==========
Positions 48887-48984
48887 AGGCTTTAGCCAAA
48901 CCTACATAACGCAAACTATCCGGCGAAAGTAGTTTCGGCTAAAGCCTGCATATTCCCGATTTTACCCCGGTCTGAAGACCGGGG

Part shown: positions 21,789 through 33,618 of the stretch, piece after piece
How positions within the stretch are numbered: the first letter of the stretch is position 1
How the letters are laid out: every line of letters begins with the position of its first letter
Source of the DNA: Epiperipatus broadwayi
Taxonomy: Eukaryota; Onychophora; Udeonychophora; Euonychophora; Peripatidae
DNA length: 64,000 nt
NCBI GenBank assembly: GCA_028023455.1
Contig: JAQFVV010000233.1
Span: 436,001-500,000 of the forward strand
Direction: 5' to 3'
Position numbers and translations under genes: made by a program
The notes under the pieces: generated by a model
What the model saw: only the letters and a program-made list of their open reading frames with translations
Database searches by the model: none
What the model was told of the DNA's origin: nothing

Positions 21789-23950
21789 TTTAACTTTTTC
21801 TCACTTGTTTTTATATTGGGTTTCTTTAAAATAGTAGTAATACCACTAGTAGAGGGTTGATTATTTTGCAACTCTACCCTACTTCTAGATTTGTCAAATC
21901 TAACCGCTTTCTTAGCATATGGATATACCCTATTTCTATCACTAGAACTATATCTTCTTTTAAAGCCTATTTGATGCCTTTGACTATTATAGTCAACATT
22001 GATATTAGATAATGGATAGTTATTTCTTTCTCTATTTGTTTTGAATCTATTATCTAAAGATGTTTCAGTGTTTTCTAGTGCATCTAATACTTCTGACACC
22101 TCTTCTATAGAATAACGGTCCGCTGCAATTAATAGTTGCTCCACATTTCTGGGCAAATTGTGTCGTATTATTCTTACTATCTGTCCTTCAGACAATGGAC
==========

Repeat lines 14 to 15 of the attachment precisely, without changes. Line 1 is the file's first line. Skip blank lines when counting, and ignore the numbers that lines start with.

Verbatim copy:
Position numbers and translations under genes: made by a program
The notes under the pieces: generated by a model